The Bakersfield Californian from Bakersfield, California on September 21, 1944 · Page 17
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The Bakersfield Californian from Bakersfield, California · Page 17

Bakersfield, California
Issue Date:
Thursday, September 21, 1944
Page 17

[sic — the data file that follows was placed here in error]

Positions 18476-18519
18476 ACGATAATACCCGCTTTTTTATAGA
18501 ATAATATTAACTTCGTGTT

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andlLlvoatock FOR SALE — SEVENTY-FIVE . GOATS, FINE MILK STOCK. FOUR THOROUGHBRED BILLIES. FOR INFORMATION WRITE, BOX 63, BODFISH. CALIF. _ « , .WANTED TO BUY — Horaea. hogs, cattle any amount. L Anderson, Route 2, Box _ 806. Phone 2-7008. _ 68 tVELL BROKE (addle home. Three yean old, Helser saddle, like new, $275. Can be Been at falrffrounda. Phone 3-095:1. _ 45 r.NK PAIR coot: work mules and leather tuff work harness: also a Rood kid's pony. It Interested call 8-F-C, _ 47 tOR SALE — Guernsey-Jersey heifer. 1 year old: .Tersoy heifer, « months old. Phone ^g-i024. __ 46 FOR SALE — One boy mare, 4 yean old: ffood saddle horse and well-bred horse . colt, 16 months' old. Call 8-8531 or nights 2-2313. __ 48 BUY, SELL or trade. »11 klndu of livestock. Phone 2-3022. Roy Johnson, 1 mil* north Pumpkin Center. 200 yards east on Hosklns Road. 68 '•WANTED—HOBS of ail kinds. cows. Phone 2-7076. springer 47 A NICE family cow for sale. Plrnt home west of Pierce Rond on Oulf. FOR SALE—Rabbits, hutches nnd Red llitmpshl.-o.hen«. 415 Beverly Drive. 41 FOR SAIjft—Twn prlrr-wlnnlng regliitered Hampshire boars. See Elden Hoffman at stock ghow until Sunday night. W FOR SALE—Good saddle hor»e, J100: dark bay. taxi walker, valley or mountains, plenty of life (not a horse tor a druit ttor« cowboy). If you know how to ride a:itl want a real Rood all-around horse, he will fill the bill. DIckerMm Farms, IWearhem Road. Rosedale. Phone 2-1048. or sec Dirkeraon a' Rollo-Dome, evenings, <G gentle Shetland ponies, small saddles: one lady's saddle, small fresh and pprinBer family COWH. ff>6 up: reRlstered Holsteln Bull, 2 weeks old. C. A. Bea- vei-B Market, northwest cire-le, Highway 99. 47 MII.K CO'V and heifer calf. J6T,; 10 heifers, all nates: some springers. 600 Kast Brundage Lane. 47 LARGK sow. usually has 12 or 13 pigs: nlno some goo: feeders. I.. Elwood, 1923 "Eye." Dog* and Othor Pot« FOR SALE—Black nnd tan pedigreed Bloodhounds, 6 months old. Phonn 2-8083. 46 Kern Fair Will Set New Marks Continued From Pag* Nine Plreirr. Waeco, n first and champion BOW ribbon. llampiihlrei KUIen Hoffman, Arvin, Iwo Ilrsl» and ft second. AOKICn.Tl'RAI, MECHANICS rirstxt J-'red Slarrh. Shafter; Leon- Hid Banning. Isabella; Dave Friesen, Biittonwillow; Hoy Vance. Bukeraflrld; Charles Hirkcock. Shatter; Buster Helsley. Wasco; Donald Suborn, Bnkersfield; Kub Anderson. Wasco; Bill Thompson. Bakerstleld; Clifford Brunk. Wheeler KldKc; 1'aul Pisgett. Tiakersflelrt; Tnul Halloway. BHkersfielil; Howard Bnll, Bakcrsfield: .lames Douglas. Wasco;.Jim Foreman. Wasco; George Tifion, Arvin; Gene. Mills. Wnsco; Albert Hughes. Shaffer; Ben Tison. Arvin; Homer Thoma», Shaftor; Gayleiul Deatherage, Wasco; Pete Pocini. Bakersfield. Seconds: Kenneth Melvtn. Shofter; Robert Scott. Shafter; Frank Pellett. Wnsco; Ben Banducti, Bakersfield; Fred StHirh. shatter; George Cooper. Shafter; Ed Bernal, Wasco. and Joe Streitf, Wasco. Vets Will ContTol Politics Is Opinion Wallace to Speak for F. D. R!, Truman NEW YORK, Sppt. 21. (UP)—Vice- President Henry A. Wallace will deliver his first address advocating the re-election of President Roosevelt for a fourth term toniglH at Madison St] tin re Garden. Wallace's speech, to be delivered at a meeting sponsored by the Independent Voters' Committee of the Arts and Sciences, will be broadcast nationally (NBC) at 7:15 p. m., P. W. T. Stage and Screen Actor Frederic March will preside at the meeting. Other speakers will include Orson Welles, Sinclair Lewis, Serge KOHS- sevitzky, and Sculptor Jo Davidson, chairman of the committee. Allies Drop Polish Troops in Warsaw LONDON, Kept. 21. (UP.) —Tlie German DNB news agency reportbd today that Allied planes dropped Polish parachutists In Warsaw. "On the fifth anniversary of the unconditional surrender of Warsaw, a large formation of Anglo-American bombers carried out a demonstrative raid for the purpose of encouraging remnants of the underground movement in its desperate struggle," DNB said. "They dropped a number of Polish shock troop leaders who were all shot down in the air. The dropping of Polish parachutists took place at midday." HOMEMAKINO CLASS—Demonstrating the loom in Shatter High School homemaking class where girls learn basic weaves used in making cloth, is Miss Zelma Woolf, sophomore, and Mrs. Ella Johnson, clothing Instructor. Wasco School Will Have Evening Classes At a recent meeting the board of trustees of the Wasco Union High School decided to offer to the people of the Wasco area opportunity for night school classes as follows: When 20 or more persons sign a petition requesting a class in physical education, or when 15 or more persons sign a petition requesting n ; class in another subject, that arrangements be made to set up such class or classes. B. Smith reported that in keeping with the decision'made at the last meeting of the Kern County High School Principals Association, that the 15-hour course in driver education would be offered to all students of the high school who wish to take it. CHICAGO, Sept. 21. UP)—National Commander "Kdward H. Scheiberling of the American Legion said today that In his opinion returned veterans of World War II would "dominate political trends in the nation for years—they will be very powerful for 25 year?." In his first press conference since ho 1 was elected at conclusion of the Legion's annual convention yesterday, Scheiberling, an Albany, N. Y., attorney, said the logical result of this situation would be election of some World War II veteran as President of the United States in the not too distant future. Scheiberling said he was a "bug" on the question of job preference for qualified war veterans and expected the Legion would do everything In its power to aid returning » veterans to get jobs, Including youngsters who never worked before they entered service. New Charge Accuses Convicted Cowboy SANTA ROSA. Sept. 21. <UR> — William A. "Slim" Rlley, former cowboy who faces a one-to-10 year prison sentence for manslaughter in the death of Mrs. Jessie Brassill, today was charged on record in Santa Rosa Superior Court with influencing Mrs. Brassill to present him with a deed to a Santa Rosa apartment house. Paul Bradley, a cousin fof Mrs. Brassill, filed the complaint yesterday, alleging that she was mentally Incompetent at the time she signed title over to Riley on June 30, 1943. This was the second civil action filed by Bradley. He has previously contested the will which named Riley sole heir to an estate valued at approximately $30,000. Fighter "Bucking" Problem Solved BURBANK, Sept. 21. UP)— Thundering earthward in a power dive the fighter plane reaches such tremendous velocity that it used to . buck wildly until the pilot lost control. Lockheed Aircraft Corporation announces that it has licked this problem, caused by what engineers call • compressibility. Like snow collecting in front of a plow and breaking loose in chunks, masses 4 of air pile up in front of the wing, roll back and hit the tall surfaces. The solution, Lockheed said, Is a ' pair of hinged metal dive flaps, fastened to the under side of the wing. They control the rush of air, the company explained, but details are a military secret. PROTEST PAPER PRICE NOGALES, Sonora, Mexico, Sept. 21. CW—Ten daily and eight weekly newspaper of this state will suspend operations tomorrow and Saturday In protest of "exorbitant prices" for newsprint. Noble Grand Social Club Meets in Fellows FELLOWS, Sept. 21.—Jlrs. Sibble Baker of Derby Acres entertained ! members of the Past Noble Grands Social Club of Samaritan Rebekah lodge at her home recently with Mrs. Elizabeth Berry, president of the club, conducting a business meet- Ing. Mrs. Gladys Formway was elected to fill the office of treasurer for the rest of the term. Refreshments were served to Mesdames Betty Lambert. Maud Shane, Iva Owen. Sennie Marks, Elizabeth Berry, Gladys Formway. Esther Hines, Alma Scott and Miss Winifred Formway. The hostess was assisted 1 by her daughter, Airs. Lorraine McDonald. The club will meet j October 4 at the home of Mrs. Iva Owen on the C. C. M. O. lease with Mrs. Berry serving as co-hostess, it was announced. SON TO TINSLEYS Announcement was made here today of the arrival of a son, John Gregory, to Mr. and Mrs. James Tinsley, Jr., of this city. The child was born September 14. DEAD—Lieutenant Robert Murdock, son of Mr. and Mrs. John C. Murdoch, 2901 Skyline Boulevard, has been reported dead by the war department. Lieutenant Murdock was wounded during the action oi> Guam last July. Lt. Robert Murdock Is Reported Dead Word was received today from the War Department of the death of Lieutenant Robert L. Murdock, son of Mr. and Mrs. John C. Murdock, 2901 Skyline Boulevard. Lieutenant Murdock was connected with the Three-hundred and Sixth Infantry, Seventy-seventh Division, of the United States Army, which was under the command of General Roy S. Geiger. His division, a unit of the amphibious corps, wrested Guam from the Japanese in July of this year. After attending high school and junior college at Glendale, he was a student at the College of Agriculture at Davis before the outbreak of the war. He enlisted In February of 1942. Besides his parents, Lieutenant Murdock is survived by his sister. Jane Murdock. State Bar Lauded for Aid to Soldiers LOP ANGELES, Sept. 21. (UP) — Members of the State Bar of Call- j fornia have furnished more than j r>u,000 servicemen and veterans with | free legal service during the past ! year, it was disclosed today with the awarding of certificates of appreciation to the attorneys from the war and navy departments. The presentations were made by Ma.lor Herbert E. Wenig, assistant staff judge advocate, Western Defense Command, and Commander S. B. D. Wood, district legal officer, Eleventh Naval District. The certificates were signed by Secretary of War Henry L. Stimson and Secretary of Navy James Forrestal. Lawyers Still Spar on Andrews' Jury SALINAS, Sept. 21. <U.P>— Mrs. Frances Andrews, still composed but showing signs of strain, today calmly prepared for the third day of sparring between the prosecution and defense to select a jury which will try her for the murder of 19- year-old farmboy Jay Lovett. Outwardly showing no emotion as the wearing legal battle went on, the 38-yearlold Carmel valley society matron herself took part in the proceedings for the first time yesterday when she joined In consultation with her attorneys over dismissal of a prospective woman juror. Taft Voters May Register at Hotel TAFT, Sept. 21.—R. J. Veon has arranged that Mrs. Edith Snook be at the Fox hotel for the purpose of registering voters, every day from 2 to 9 p. m., and continuing until September 28, the deadline for the November 7 election, according to an announcement made by Supervisor A. W. Noon. Noon also stated that the space at the hotel was first given by Don Knoles for the use of the A. W. V. S., and permission to use it as a registration place was conceded through the kindness of Mrs. R. R. Shinn and her co-wqpkers. Bonds will continue to be sold by the A. W. V. S. each day until 2 p. m. Fellows 0. E. S. Has First Meet of Fall FELLOWS, Sept. 21.—The first fall mepting of Buena Vistn Chapter of O. E. S. of Follows was held in the Masonic hall recently with Maude Mae Scott and Jack Scott, matron and patron, presiding. A potluck supper was server! in the banquet hall preceding the meeting. Grace X. Cooley, deputy grand matron of district 46, was escorted to a seat of honor in the east as were Doris and Clayton Farmer, matron and patron of Faith chapter. A class of candidates was given the initiatory degree. Brothers' night will share honors with the Red Cross at the next meeting of the group, October 11. Ijester and Ernm Blakeley will have charge of arrangements. Kern Servicemen Dr. and Mrs. A. R. Moodie have been notified that their son, Forrest Moodie, has been promoted from the rank of first lieutenant to captain at Fort Lewis, Wash., where he is a 'lentist in the army medical corps. Captain Moodie is a graduate of the University of California. Private First Class Robert Xiebel, son of Mr. and Mrs. W. M. Nlebel of Taft, has been in the south Pacific for the past year and is now with the army on New Britain. Prior to entering the service, Private Nlebel was employed by Louis Balangee at the Union service station. Staff Sergeant Donald E. Phillips has been transferred from Newport Army Air Field, Ark., to Goodfellow Field, San Angelo, Texas. He is the son of Mr. and Mrs. Tom Phillips of 517 Harrison street, Taft. Two WAC officers were promoted from second lieutenants to first lieutenants at Gardner Field. Taft, recently. The officers are First Lieutenant Annie R. Peeler of Port Tampa. Fla., and First Lieutenant Agnes \Vent McAmis of Greeneville, Tenn. EIDorado Oil Up on San Francisco Mart SAN FRANCISCO, Sept. 21. Iff)— Eldorado Oil gained 1U to a new high of 18 on the stock exchange today. Emporium common and Pacific Lighting common each picked up a \3. Railway Equipment common lilt "s to a new low of 5. Consolidated Chemioul cased '.i, and General Paint common, ?*. There were no Transa:nercia deals in the morning. Stock — • Close California Packlnir pfd Consolidated Yultee Consolirtnted Chennciil A .................... Creameries of Ainelka ...................... Crown Zellerbach Kliloriido Oil Kmporium-Capwell l-':trn«\vorlh l''oster & Kleiner nfil flallanrt Merrimtlle Ccneral Motors Cie.neriil Paint l.ancendorf. A Leslie Salt MaBliavox lleit'i- & Frank. ................. . llenasco MnnufactiiriiiK .................. l.Oji Nntomas Company... ......................... Ill 1 * Occidental Petroleoum ................... If O'Connor-Moffelt A A ........................ 21 '» 1'acifiu Coast AgsreBates .................. 4'« I^aciflc (,ns nnd Mlectrio .............. I 1 ,:!'* Pacific Cas nnd Klectric a r ,'a pfd ..... SI"!* Pacific Lighting ............................... •« fl. E. nnd R. Company .................... B Tlyioi Aeronautical ............................ 4 \ Southern Pacific ................................ 2" 'is Spring Valley ...................................... " West Indies SuKar ........................... - 1 r 'i Yoaemite-Portland Cement pfd ......... 6-"t ft S 1 s 7 i* H'i iiL''s 1 tj In -'' 3-1 s '* IS'.j Poultry and Eggs T.OS ANC.El.ES, Sept. 21. (URi—R8K8: Wholoaale prices conBtlmer Brade: Large, grade A 5:i©f>0c. grade H :iL'&34<-; medium, grade A 45i&46c; email, grade A IDfi'liOo. Relall prices to consumer: T.arge. grade AA'"67c. grade A 6Sl»'64c. grade B 4n®i43c: medium, grade A 40@B4c; small, grade A. 24'.2®'J!ic. Candled graded egB» to retnllers (cases): Large, grade AA Ii7 '/i ft f,8 '«c, grade A SS&ea'.ic, Erode B :!6<fi<38c; medium, grade A 468 5-0'ic: small, grade A 23fT27c. Butter: Grade AA 43c; grade A 42' 2 c; grade C 41 '+c. Kern Health Head Is McFarland Speaker McFARLAND, Sept. 21.—Dr. Georgia Krusich of Kern county health department, was the speaker at the Teachers Association here recently as the organization gave the occasion over to a study of the health program in schools. Doctor Krusich said that with centralized population on the west coasl the health of school children should be carefully guarded and that the generations to come would be affected by efforts on behalf of the public health. NEW YORK STOCK CLOSE Volume Small ;•• on N. Y. li Stock Market \KW i'oRK. Sept. -1. (.f) — Sim ks .Air itcdiirtion _\]:mk;i .liini'.'tu . . .Mlii'il Chciniral niiil I'M' ..... ..... .. -MliH Chalmers AmtM i' iin i ':in . -\rnelMMli (';ii' ;nnl Kn:iMih\ ....... -\in^rrr;iti 1 .iKoni'it i\ ,• Aiil'-iifitn Kml. nllil Slit. :-;tn Am. i .. ;in KiillinK Mil! A tm-r'.' r\ n >iiiH'lt,M Mm! KM| .\lnt-ni ;i n 'iVI :i i>tl T»-l AmiTic.-iM <n I! Annroliil.i A rniuiir a Ml i 'n . .. Atrliisiin, I'.MM'kri * S.iht:i I'c .Mliimir ll.'fni'hi: Avhilitm » "ni pent I :on ................... !:aM\vm I ,i-.<'nim.t ;vt- Hpiulix A\-irt i inn ...................... Helhli'lH-lil Steel .................. l.iMi.>\ i iv .-',-. I'. :.; i ;i.,i» i,iie\v'.«. In. Mail .11 "',!.' Mai nn I 1 . i' i v M. Ke^s-M! ,\ I!"! I' IIK .Mi>niU"in.. \\ at. I Na.ili K-'l-, i .it. n- Xa' n-i:.r. \: •» •<-.! Null, .Mill C.,c-|, K. •!.•:•!, I \; ...... : I i , . v I-I...IM- l \ ...... i i ! .. ,i,| X.i' .1,1. ,1 1-,,'v- • A- I. ulr N.-v. V.-'k c,.,n,.,l . X',' '!, Am- • —.li Av ':H '" N,,' il, \i,i.-i :in I "11111.1 X"i ML I i, I':,, •!••• (Ill', l , Kl , 1 1 Burn Win her ....................... HriKKH .Mfimi f;i • turnip .............. i 'a II tornia 1'iifk ......................... I'.illiin.'t. * lie'. In. ....................... I'llhlKllI Hi V ............... ............ I'niiiKli.'iii Pa. ifii- .......................... Case l-l. I.I ............................... I'liicrpillar Tnumr ....................... ('elane.-**' foi jioi n t ion .................. Chesapeake * Ohio ........................ Chrysler .......................... CnlFHtt'-P.'l Imolh <>-l'r-<>l ............... rotmnhin tin" and l-'.le-trn ............. < 'onnmT''iji ! Cl-edit ........ Commen ia I ln\ t'Slmctu TIUM ...... Cuininerc'i.i I Solvent* ............... ( 'oliiinomvriiHh Kdiwou ............ Ciiinniomvcattii & Southern ........... Cimwoliiliit'-cl Kilison .................... Cansoliflat '(! Yulto,* ................. Container Corpora t ion .................. Continental Oil IVI .......................... Crown Cork & Sen! ......................... Crmvn Xellerbnrh ............................ Curt iss-\Vri«ht .............................. DnllRlnfi Anvnifl ............................ Dil I'ont He .N'emnur ............. ....... Klei-trie Auto LiBlit ...................... Klptr-rii- Hoat ............................ Kleitrir 1'invei- «-. Lichl .................. (leneral Klcrlrie .......................... Oenernl l-'oods ................................. Clenetal Motors ............................... < Jfjod rii'li .............. ....................... • 'iciodyr.-ir Tire H- Rnliber ............. ijreut Northern Railfoail pfo! .......... ( Ireyhouml Corporation ................... llnmeslak" MiniliB ........................... l-liind Ilershey H ........................ International HatyeHti-r ................. Intel-national Ni-kel <'an ................. l'-i, ka.ii Mo i, n I'. in Mil." •• .111 \ 'i I '.i i 11 n', nun I'n l in ,- I:,MI.,I.I-- T'.IM. l; , hi . 1.1 11.1 S. h. Miry HIM )!• i-> Si'in« rtii-liHc k Su. i.n V Y ic mini Soiilh"! n I'M. 'l'!.' Soiiihi-i n K rlw-.iv Sp''l i y I 'or|'or:H mil Sl.'in.l.i:.] llnuiil.-- Suinil;inl I'll of Ciilifnrni.i SlnnilMi-il nil uf Imhiin-i Sl.-iiiil.-inl 0,1 uf NYiv .l-r.. > ... Ti'Mfi l "ump:i I) \' Tiilewnl'.'r A "Mur l! i'i| Oil Tl-iinsami'l H ;i & \VI-»HMII A-r Tnion I'IK ifi.- riin.-d Air l.ini'S.. I'nilr'd Ain-iTirt rniU'.i ('orpufitt inn rnil.'il Sinto* Itnlih"!- I'll II nl SlilH'S Sl""l W;i,n.-r Brothers I'ii inn's W.^ii'in riMcin T.-li ciiipli Wi'SlillKhoilsi- Kli'.'. .«: MfB Wuol« urlh . Tuiincsi m\-M Sh'*'l &- Tuli" -I "• ' < 1 \~* Cotton Futures M-;\V YORK. Sept. 21. (^P)— ARHres- sive hecl(-',> Belling uKainHt the liiri-eHs- inK muvrmrni of the nc\\ i-rnp depressed < ottoa futures today. Some liquidation was cnrouraseil by failure of the market to rally further on the price llftins proposals nt Washington. Offd-infis were ahsoiheil through st-nle-down mill bnyinB slid covering. There \vas a fair amount <>t sn-lt, -hliiB from the near to the distant months. I.atc-r afternoon prires were 3.) to ,0 cents a tiale lower. October 21.41, December "l.r,0 and March -1.11. Fulil-es closed 4i to 7.'i rents n bale IOWIM. 'October 21. 4 > ."tf 21.43: tioeeniber LI.-JS. llareh May 20.9U. July 2n.;i9'8'20.li9. Mlildluis KIIIIL 21. S7 nominal. Los Angeles Produce LOS ANCKLKS. Sept. 21. (£>>— Trading in fruits ami vegetables rather slow today. Cantaloupes, beans and squash were firm tu sliuhtly stronp,er: celery sIlKhtly weaker; cauliflower firm; onions firm on Spanish and steady ou others; asparagus slightly Hironger. Ciiiila loupes: Local. SaUBU.i and Riverside Hales Hest, Jumbo 36s nnd larger 12 2riW'2.75: Little Rock Hales Best. Jumbo :itis and Inixei- S34I.1.23: lloneydews. San .lo.uiuin valley jumbo 6s-8s and aiandnrd 9S-1US Sl.iiOW. Henns: Kentucky. \ocnl. Pan TVicsu county and northern, 1 :io Ib. ; Blue Lakes, 10i&)l'i'c: Ib. blackeyes, 1-c I' 1 -: Limns. local and San DicKo county, bush 7 to 8c Ib.: Oarplnteria. 9W10c Ib. Squush: White summer local, San Diego county and northern best $2.2JiS>2.7ri; hail-in f ",'iW . " 75: yellov.- crookneck J2S" II -T, • banana, local and San DicKO county >.'."*i-:ic Ib. : Hnhhard 3 & 3 '-i e Hi.: Table (Jueen, local and San Joaquin valley Sl.'Jii. Celerv Local Pascal 20--J2 inch crates J.I 0:i 2r,;'llownri1. crates J3. 25193. 75: Snnla. Maria Stnrdee. crates $4; Utah 20 inch »:i.50©3.75: Santa Clant county, 20 Inch Cauliflower: Local Snowball. lettuce crates, untnmmed Sl.fiO; pony crates, San Luis Ohispo county and Santa Barbara C °Onlons- "street sales C,0-lb. sncks Spanish local Jl.til.15; While Spanish, local $1 7."iSi" "J- While Ololies, local Jl.uKI' 2 "5; boilers, local, White Globes $2.7li. 'AspariiKiis: Local. Colossal 21s i Ib. : extra fancy nnd select 21«j22c Ib. ; choice 16U> 17c ib. Los Angeles Livestock LOS A NO ELKS, Sept. 21 <UB— Cattle salable 1200: slow, early sales about steady but undertone weak; common to medium steers $9.754i 1 12; cutter Mexicans J8.GO; common to medium grass heifers llOlfl) 11 75: odd good cows $12, common to medium $8.60011. canners and cutters $6.2.) 4S8 26; medium Id good bulls $!I.50W11. medium to good feeder steers and heifers $ 1 0 <sii 1 1 . , Calves sa'ahle BOO; very slow, few sales; steady but undertone lower: few good medium to good slaughter calves $12W14. Hogs salable 600; active to steady: medium to choice 1KO-240 Ibs. $15.75; heavier weights largely $15; sows $14.50@L>; good to choice feeder piss $14.50. Sheep sa'.ible none; good to choice wooled lambs quoted $13.50 or above. Los Hay T.OS ANOELF.S. Sept. 21. (/PI— Alfalfa and srnln hay prices were unchanged today. Car-lot arrivals: 10 wheat, 7 barley, I corn. 6 milo, 7 flour, 1 bran, 7 cereal. 85 hay. OBITUARY NOTICES ANDERSON. ANDREW—Funeral Mi-vires for I'rivate Andrew Anderson. Camp Rnberls. who died September IS at Min- ti-r Field Hospital, will bp hold In Cofur d'.Menc. Idiihu, win-re the body has been Kent by Greenlawn Chapel. IIKOWN. MAIX'Ol.M M.—Funeral porvlreii for Malcolm 31. Brown. 72. who died September IB at n local hospital, will bp held September 22 nl 1(1:30 a. in. at Hopson Mortuary, Mrs. Heulnh Hudson official Ing. Interment will be In Union Ometery. Surviving Mr. Brown are two sons. Homer Brown, merchant marine; Barton Brown. United Slates armed forces; daughters Mr«. Nora Johnson, Bakersfield; Mrs. Carrie Mc- Vlcker. Compton: three erandchildren; five great-KrnndchlUlren . and several brother! and sisters. CLAPP, ORIN H. —Funeral services for Private Orln H. Clapp, of Camp Roberts, who died September 18 at Minter Field Hospital, will be held in Glendale where the body has been «enl for burial b.u Grcenlnwn Chapel. IIAOKX. FKKD VAX—Clravcside services for Fred Van Hagen. 75. who died September 10 at a local hospital, were held September 21 at Union Cemetery. Fllr.k- Inger-Digier Chapel had charce of arrangements. Surviving Mr. Van Hegan are a Hon. Fled Vun HeBun and a brother, Herman Hockl'eld. San Francisco. KIX(i. WII.I.I.VM TKAVIN. JR.—Graveside funeral services were held at 10 a. m. today in the Delano Mortuary for William Travis Kind. Jr.. 18-monlhs-old son of Mr. and Mrs. William Travis King. Sr.. of the Pond district. The Reverend Kenneth Vot'l. pastor of the Wasco Church or the Nnzarene. officiated. The child died Tuesday afternoon at the Karl Weller rach. 1 mile west of McFarland. The purvlvors include the parents and a brother. Larry Allen King. Mc'IMHTiI.E. DK FORRKST—Funeral serv- ir os for DC Forrest McDoucle. 4S. who died Sep'emher 22 at 2 p. m at Greenlawn Chanel, the Jlcvcrend U. F. Loving official Inc. Interment will be In Oreen- lawn Memorial Piu.. Surviving Mr. McDougle arc his widow. Mrs. Bertha M<-Doug:v. 1411 Pacific street, Hakors- field; HOIIH. J. L McDouBle. United Slates Army; Troylcc McDougle. United Stales Navy; Billie Hay McDougle. Ba\t- ersfield; daughters; Katherine McDougle. F.rnestine McDougle and Marie McDou- glc. all of Bakersfield; Grncie MrDnuele. Los Angeles; daughter-in-law. Lillian Mc- DouRle. Bakersfield; sister, Mrs. Robert Mill-hell. Georgia. McKKOWX, JANE —Funeral services for .lane McKeown, 71). who died September iO at a local hospital, will be held September 22 at 9 a. m. at St. Francis Catholic Church, Ihe Reverend Walter Nicholson officiating. Pallbearers are Kdwanl Adams. W. J. Manlan, Bill Spillane, Lowell Graham. Verner Llndfom and W. O. Fraser. Rosary will be conducted September 21 at 8 p. m. at Payne & Son Chupel. Surviving Mrs. McKeown are her sou. ./. P. McKoown. Hla Vista: daughter. Mary Vlckers. Lynwood; brother*. Frank Grisdale. Bakersfield' Bill Orisdalo. Mont Grlsdale, Art Crisdale. all of Michigan: sister. Kate O'llara. Minnesota; elsht KranUchlldren and three erent-BrHndchildren. IN APPRECIATION We wlnh lo express our appreciation for the kindness nnd dyinpalliy of our friends and for their beautiful floral offerlnes during our rt'i'enl bereavement. tSiened): The HouHtnn family. UNION CEMETERY , Furnishes MONUMENTS FLOWER CONTAINERS GRAVE MARKERS AT LOWEST PRICES Office Within the Grounds Monumental Display at Cemetery Entrance Phone 7-7185 Flickinger-Digier CHAPEL Distinctive Funeral Service at Moderate Cost Phone 7-7881 Chester Avenue at Thirteenth J. C. Flickinier Frank Digler AMBULANCE SERVICE DAY and NIGHT BUCK ROGERS, TWENTY FIFTH CENTURY, A. D. Think-Box on Strike! By LIEUTENANT DICK CALKINS 'BUT FOR SOME) ^MMA. i—• r~t> t B^^tt.^ . _ i LI r^ OH-ME/ ONLY INSTALL THE SOL kl lk.1 -«-UI<=> .—^S ^ Biv*Mra IIM i nro 4 PLASTIC IOIOTJ I COULD ^T~< CONTROLT* Three Issues Up on L. A. Stock Market LCIS ANGELES. Sept. 21. (1&— Early salps were .slow on tin 1 Los An- Keles Stuck Kxchrtngo today with throe issues up, live down ntiil five unchanged on a turnover of 2700 shares. Consolidated Steel common showed a slight Ruin, while Bolsa Chica Oil and Sontug Drug Stores were on the decline. .Stocks— Close Ilolsa Clili-n Oil A l.iU) ('onsoliilaled Slpol coin 11 R » Ryiin Aeronautical _ — 4 '» Oonlape DriiK .Stores 8 \ .Southern Oil. I-'olson com "5 Business and Professional GUIDE Phone 7-7631 for Monthly Ratu ACCOUNTANTS JOHN W. CULLITON PUBIIC ACCOUNTANT Incomi Tax Service, Audits. H.vnl 205-206 rrofe«»loim: Building I'hone I>-1»5!)1 CHINESE HERBS T, LIM HERB Sl'K.CIAMST STOMACH TROUBLE SPECIALISTS Kemedlen for All Allmenli l-'ISKK CONSULTATION I (irroei- Herb (nutructor Canton ColleRe. Canton. China Twenty-fourth and K Street* Phone B-SO.Tl LAUNDRIES LAUNDRY SERVICE Laun'1r.v Service Unexcelled—Thnt In Our Motto—Ten Different Service! and Korlc Ury Cleaning CITIZENS LAUNDRY Sixteenth and O Street* I'hone 8-8401 no\V-IONKS AVKK.UiKS Ti cliininary (lo^in^ Umv-Jnn^K n\'T,ii;c.-- Industrials, l-d .(I!. r,ff tt.-lL': rail!. .ails. :;:t :,:!. riff; utili- ti'--- :J I i;:t, ..IT 'i U; ti'i stn. ks, T.!.SO u!T ".17. Sa|;« !ii;.-ilrd ."i'.ii/i-_'ii shares rnin- par-'il wi'h iJ'ni.'ivi .•.•<-<ti--nl:iv. I'uih l!iiti'i\.T v a -; Mv y 'i~. shares NK\\- V(I[:K. s.-pi. ;i. — St'.i-Us unveil in-p.mila rl ',- ilurini^ Iho liinvnin!,' df.-ilinps t<nl,iy with \i.lii!iu' small. A special I'iffi'i-intc ''•:" l.'.ofirt shiirfs prtn. .\nr\\ii-h I'hntmarnl iiitu tup placf in nirnovcr and it' a minor ailvannv Stvfngth ill iii|iiiir st.M'ks >-!i)itii out nnifint? the ininni- i;-i-Mii|is. Anii'iican Pis- lillinir ii'iKh.-.l ..'7. up 1 ' i. jioini.u, :ui.l ['.HI.. \- Ti]t.>i-<l 1 ' i to :.".!",. I'cp-^i i '. ila mail'' a now liiRh at tii*. np :t . and I hen o.isfd to a initiiir l.iss. Di-cliin's ni' a point or more were niadi> liy Allied t 'hfinlra 1, TJotii?- las. t'liap. Plixcr. Kli-ctrlo 1'nwpr $7 pri-'I'cn-eil. .Midland Stec-1 I'rnrl- nets, and Rensselaer ,-md Saratoga. t'nitod States Steel declined i.j In "it; 7s , while Bethlehem wfis up •''-< at (il^i. In the motors, (.ipneral Motors held at the previous close and Chrysler lost :: i to fi'i. Halls were steady to easier, oils steady, and t'tilities irregular. Government Bonds NKW ViiKK. Sept. L' 1 . (.4'i -. Tli. d.n'nc P--I- ••<- o:' bunds on the Nr\v y-u-k tilOLk l-:\- liance: 'I'reiiHiiry RIVERA Last Times Tonight "Two Girls and a Sailor" "CHINESE CAT" Starting Tomorrow "THIS IS THE LIFE" "LUMBER JACK" 'ARVIN Last Times Tonight "PINUP GIRL" "BERMUDA MYSTERY" Starting Tomorrow •"MARK TWAIN" "MEXICALI ROSE" GRANADA Last Times Tonight "Lady in the Death House" "MONSTER MAKER" Starting Tomorrow "CHRISTMAS HOLIDAY" "JAM SESSION" Special Spanish Film Mirii Felix, Fernando Soler In "LA MUJER SIN ALMA" Open Daily at 12 Noon Starting; Tomorrow Ann Miller, Larry Parke in "HEY, ROOKIE" CHARLES STARRETT in "RIDINQ WEST" Last Times Today "TWO-MAN SUBMARINE" "OUTLAW ROUNDUP" 3fome of Jjlue-Qtnlle Zjtappij 3feart QYeoJiny Jiings West's Largest Jewelers • 17 Stores to Serve Yoa 1434 NINETEENTH STREET e BAKERSFIELD VISION IS VITAL! CREDIT! MONTHS TO PAY NO INTEREST NO EXTRAS CALL IN AND HAVE YOUR EYES EXAMINED! *Your Broken Lens DUPLICATED! Prompt Service! *Carry an EXTRA PAIR of GLASSES With You! 'Glasses Made to Your OWN Prescription! *Your Credit Is GOOD! Open an Account! Your Eyes are Your Most Precious Possession. Safeguard them by visiting an OPTOMETRIST of feasf every fix months! Vision is Vital) DR. HAROLD HASKELL OPTOMETRIST 1434 NINETEENTH STREET • BAKERSFIELD OFFICES CONVENIENTLY LOCATED ON THE MAIN FLOO« NOW—Door* Op«n «t «:45 JIMMY IYDON anus am w urn NOW PLAYING NOW Doors Open lilO ' The Eve of St. Mark" and "Yellow Canary" Open* TOMORROW "SONG of the OPEN ROAD" CHARLIE MCCARTHY With An All-Star Cast CO-HIT! CHESTER MORRIS NANCY KELLY "Gambler's Choice" Last Day Loretta Young "LADIES COURAGEOUS" "ONLY ANGELS NAVE WINGS" Tomorrow "UNDERGROUND BUSTLERS" "I COVER THI WATERFRONT" "Smiling Jack" • Quick . Careful . Convenient We specialize in fast service in the repair and rebuilding of shoes. Complete Stocks of Leather and Rubber EXPERT CLEANING AND DYEING VICTORY SHOE SHOP 1523 Twentieth Street Across From Pioneer Mercantile Rolling Hills Riding Club HORSES FOR RENT by Hour or Day and for All Special Occasions Lot Us Holp You LEARN TO RIDE Sterling Road and Oregoa One Block North of Nll«i »o Phono 4-4S3* or 3-1M*